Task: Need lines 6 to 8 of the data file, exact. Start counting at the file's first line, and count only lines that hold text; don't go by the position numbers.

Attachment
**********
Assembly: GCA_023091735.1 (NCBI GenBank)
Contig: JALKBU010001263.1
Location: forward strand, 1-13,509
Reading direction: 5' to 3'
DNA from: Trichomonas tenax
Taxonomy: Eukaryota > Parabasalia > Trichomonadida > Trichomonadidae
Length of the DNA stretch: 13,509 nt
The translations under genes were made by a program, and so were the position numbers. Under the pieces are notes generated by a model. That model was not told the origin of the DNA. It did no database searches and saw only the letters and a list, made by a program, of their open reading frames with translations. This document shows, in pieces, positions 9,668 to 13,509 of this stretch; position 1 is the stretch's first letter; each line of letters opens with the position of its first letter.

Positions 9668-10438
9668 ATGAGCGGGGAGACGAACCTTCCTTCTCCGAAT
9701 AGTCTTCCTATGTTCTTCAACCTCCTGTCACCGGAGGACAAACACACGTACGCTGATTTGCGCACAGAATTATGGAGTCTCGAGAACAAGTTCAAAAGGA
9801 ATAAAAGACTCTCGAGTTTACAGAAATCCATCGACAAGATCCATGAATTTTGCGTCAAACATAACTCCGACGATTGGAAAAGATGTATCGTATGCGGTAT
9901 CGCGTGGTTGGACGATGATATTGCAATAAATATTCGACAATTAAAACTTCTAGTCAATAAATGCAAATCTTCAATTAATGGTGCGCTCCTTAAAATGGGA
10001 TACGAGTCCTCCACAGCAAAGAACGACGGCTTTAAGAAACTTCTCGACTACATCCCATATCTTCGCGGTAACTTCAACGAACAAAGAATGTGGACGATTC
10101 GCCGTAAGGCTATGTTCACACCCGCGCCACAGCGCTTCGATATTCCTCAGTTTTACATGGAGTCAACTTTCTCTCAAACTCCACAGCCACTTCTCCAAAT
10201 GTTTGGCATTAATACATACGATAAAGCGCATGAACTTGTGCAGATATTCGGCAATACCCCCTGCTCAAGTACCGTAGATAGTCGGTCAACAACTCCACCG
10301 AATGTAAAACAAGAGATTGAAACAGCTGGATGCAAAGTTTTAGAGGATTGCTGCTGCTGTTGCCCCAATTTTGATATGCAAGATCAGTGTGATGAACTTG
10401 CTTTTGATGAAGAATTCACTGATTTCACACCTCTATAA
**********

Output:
Taxonomy: Eukaryota > Parabasalia > Trichomonadida > Trichomonadidae
Length of the DNA stretch: 13,509 nt
The translations under genes were made by a program, and so were the position numbers. Under the pieces are notes generated by a model. That model was not told the origin of the DNA. It did no database searches and saw only the letters and a list, made by a program, of their open reading frames with translations. This document shows, in pieces, positions 9,668 to 13,509 of this stretch; position 1 is the stretch's first letter; each line of letters opens with the position of its first letter.